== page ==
The media is milking Star Wars for what it’s worth. You can’t throw a stone without hitting a reviewer who hasn’t been seduced by the myth. The press is having a field day with not only the usual film reviews, but in-depth analyses of Lucas’s views on sex as depicted in his films (courtesy of Salon.com) to the slew of reports on “Star Wait,” a reference to the long movie lines populated by Star-struck fans. The current slew of books range from Star Wars: Episode II, Attack of the Clones, to a Clones Visual Dictionary, to Alan Dean Foster’s The Approaching Storm. The Fox channel recently aired Episode I, and the Sci Fi channel is running its Star Wars Fans Film awards, an industry nod to devotees who have made mockumentaries, cartoons and short films as homage to Star Wars. Kitschy paraphernalia is also appearing with full force (pardon the pun) on store shelves.
As Griffin explains, “Episode II is the ‘make it’ or ‘break it’ film” for Lucas who left fans wanting more after Episode I. According to Griffin, despite the film’s $500million draw at the box office, fans walked away a tad “leery of Star Wars.” Episode I may have been written off as a dud, but what’s a bad review to the millions of fans who would willingly shell out hard-earned money on books depicting cross-sections of space ships? “As one loyalist explained, “Remember, Star Wars is an experience,” not just a film.
Vadar, Luke, Anakin, Obi Wan and the rest of the inhabitants of Lucasland have entered our homes, bombarded our TV screens and theatres, paraded their faces on kids’ lunchboxes, captured our imaginations, and dammit, they’re here to stay.
According to most reviews, Episode II promises a more enchanting story than its predecessor. Lucas, whose quirky, humorous dialogue laced his earlier films, seems to have lost his gift in Episode I. Not to worry, Clones, which apparently falls short of Star Wars and The Empire Strikes Back’s superb script (as they all do) is still worthy of viewing. Lucas’s vision is simply that the world is comprised of heroes and villains. The question is whether his latest crop of heroes and villains can shine brighter than the Han Solos and Luke Skywalkers of yesteryear. Let’s get real: can any villain ever rival Darth Vadar? The Bin Ladens, Arafats and Sharons may fit the bill for Americans, Israelis and Palestinians respectively, but the depictions are murky—remember, one people’s villain is often another people’s hero.
The frenzy is expected to begin on May 16th and last a few weeks, as theatres prepare for the invasion of fans. Fans are flocking in droves to websites such as theforce.net, Jedi.net and the official glitzy Star Wars site, which wets appetites with its teasers about the new film and other relentless Star Wars factoids.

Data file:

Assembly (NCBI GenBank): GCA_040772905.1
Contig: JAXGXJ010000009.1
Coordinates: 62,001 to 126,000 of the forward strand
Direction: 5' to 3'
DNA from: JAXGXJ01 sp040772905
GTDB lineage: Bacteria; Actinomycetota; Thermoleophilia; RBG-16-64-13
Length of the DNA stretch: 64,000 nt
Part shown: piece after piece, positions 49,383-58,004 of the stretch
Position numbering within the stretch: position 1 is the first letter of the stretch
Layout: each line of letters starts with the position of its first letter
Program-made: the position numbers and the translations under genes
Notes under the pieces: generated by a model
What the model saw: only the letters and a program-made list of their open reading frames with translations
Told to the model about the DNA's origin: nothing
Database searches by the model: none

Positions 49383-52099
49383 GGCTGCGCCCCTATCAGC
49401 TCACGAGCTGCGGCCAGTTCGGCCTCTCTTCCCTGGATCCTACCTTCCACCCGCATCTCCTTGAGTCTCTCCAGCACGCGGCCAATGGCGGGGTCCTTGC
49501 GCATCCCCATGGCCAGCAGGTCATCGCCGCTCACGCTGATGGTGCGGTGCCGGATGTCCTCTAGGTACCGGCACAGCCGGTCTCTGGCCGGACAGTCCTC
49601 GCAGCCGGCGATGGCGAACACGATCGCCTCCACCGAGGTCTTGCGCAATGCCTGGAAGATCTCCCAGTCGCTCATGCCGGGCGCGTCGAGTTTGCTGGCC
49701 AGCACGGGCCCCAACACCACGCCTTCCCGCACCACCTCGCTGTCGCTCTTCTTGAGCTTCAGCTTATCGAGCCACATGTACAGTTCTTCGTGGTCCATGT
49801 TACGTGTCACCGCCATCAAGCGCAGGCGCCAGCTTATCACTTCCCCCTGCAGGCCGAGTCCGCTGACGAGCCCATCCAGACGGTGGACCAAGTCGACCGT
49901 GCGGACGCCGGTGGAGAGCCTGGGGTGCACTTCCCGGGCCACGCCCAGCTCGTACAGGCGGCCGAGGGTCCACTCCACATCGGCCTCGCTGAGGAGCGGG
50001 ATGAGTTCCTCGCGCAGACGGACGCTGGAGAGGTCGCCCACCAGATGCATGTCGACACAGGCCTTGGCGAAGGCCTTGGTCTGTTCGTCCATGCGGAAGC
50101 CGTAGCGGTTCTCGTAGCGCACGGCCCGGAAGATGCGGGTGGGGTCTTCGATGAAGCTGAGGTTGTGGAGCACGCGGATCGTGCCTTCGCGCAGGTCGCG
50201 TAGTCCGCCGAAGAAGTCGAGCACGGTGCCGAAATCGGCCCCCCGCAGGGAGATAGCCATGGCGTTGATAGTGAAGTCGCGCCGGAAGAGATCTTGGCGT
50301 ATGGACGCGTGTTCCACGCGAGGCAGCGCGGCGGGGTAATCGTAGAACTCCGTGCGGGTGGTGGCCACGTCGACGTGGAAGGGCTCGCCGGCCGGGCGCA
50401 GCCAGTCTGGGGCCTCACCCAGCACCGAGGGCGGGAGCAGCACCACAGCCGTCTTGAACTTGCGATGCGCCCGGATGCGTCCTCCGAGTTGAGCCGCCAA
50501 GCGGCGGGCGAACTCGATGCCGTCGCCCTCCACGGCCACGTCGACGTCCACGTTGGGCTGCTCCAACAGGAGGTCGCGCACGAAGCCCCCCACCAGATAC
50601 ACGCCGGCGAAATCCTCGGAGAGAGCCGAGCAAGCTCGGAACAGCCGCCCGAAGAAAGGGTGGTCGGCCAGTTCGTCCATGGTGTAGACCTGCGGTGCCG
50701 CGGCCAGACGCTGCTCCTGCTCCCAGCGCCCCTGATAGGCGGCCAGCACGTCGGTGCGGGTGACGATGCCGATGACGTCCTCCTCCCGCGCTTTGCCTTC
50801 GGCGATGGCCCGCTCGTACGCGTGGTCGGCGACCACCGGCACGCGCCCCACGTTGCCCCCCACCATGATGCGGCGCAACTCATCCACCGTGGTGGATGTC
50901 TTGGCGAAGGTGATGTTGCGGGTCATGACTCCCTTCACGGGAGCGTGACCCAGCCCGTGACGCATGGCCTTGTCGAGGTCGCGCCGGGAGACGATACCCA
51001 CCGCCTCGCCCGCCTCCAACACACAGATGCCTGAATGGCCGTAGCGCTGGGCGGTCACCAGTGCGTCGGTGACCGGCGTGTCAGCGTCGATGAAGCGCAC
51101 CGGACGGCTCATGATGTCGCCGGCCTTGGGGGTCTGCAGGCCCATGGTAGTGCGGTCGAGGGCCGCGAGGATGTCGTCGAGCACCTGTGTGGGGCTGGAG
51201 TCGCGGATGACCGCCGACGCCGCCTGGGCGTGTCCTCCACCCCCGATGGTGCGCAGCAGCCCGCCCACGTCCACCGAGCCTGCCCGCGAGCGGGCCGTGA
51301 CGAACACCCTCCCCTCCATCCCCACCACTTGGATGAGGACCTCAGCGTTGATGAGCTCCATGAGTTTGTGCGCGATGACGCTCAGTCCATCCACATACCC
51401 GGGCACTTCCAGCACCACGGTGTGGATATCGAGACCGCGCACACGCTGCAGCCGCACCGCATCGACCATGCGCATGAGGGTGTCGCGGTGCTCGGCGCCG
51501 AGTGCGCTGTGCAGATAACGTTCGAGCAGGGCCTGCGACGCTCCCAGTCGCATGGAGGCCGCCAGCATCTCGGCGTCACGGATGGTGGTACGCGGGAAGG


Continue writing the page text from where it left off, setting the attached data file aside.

The healthy rivalry between Star Wars and Star Trek fans has also recharged itself, as Trekkies prepare for their own back-slapping love-fest with the upcoming release of Nemesis. However, as Knight explained, much ado has been made over nothing: “Wars and Trek are two radically different things. Though I will suggest that Star Wars has learned a number of lessons from Trek, about how not to over-extend itself.” True. According to Jamie Damanpour, a Washington DC area fan, Lucas never lost his focus; he has managed to “span one story across his films cohesively” (as opposed to Star Trek, which, in addition to the television series, has continuously churned out one film after another).
As for the hero factor, there are plenty of admirable (for lack of a better term) villains, yet no one can pin down a true hero. As Damanpour explains: “There is no one hero. It’s never about just one guy who defeats evil and gets the girl. It’s several people.” Emily Bateson, another Washington DC area fan, brought up the important point that at the end of the day, Star Wars is a guy’s flick (the male fan population considerably overwhelms the female numbers) and according to Damanpour, “Fans aren’t concerned about the love story in the films; everyone is watching for the epic tale of good vs. evil.”
The villainous flavor of the month is, according to Knight, Boba Fett, but Palpatine is expected be a serious contender after the release of Episode III. Griffin still sticks to Vadar, who, as Damanpour describes, “is the linchpin that holds everything together.”
For the next few weeks, everyone and their grandmother will be worshipping at the Star Wars altar. As I wait in anticipation of the Clones invasion, I have, for the meanwhile, started to stroll down memory lane with videos of Star Wars and Return of the Jedi, with a particular thought in mind: Han Solo, wherefore art thou, Han Solo?
// Short Ends and Leader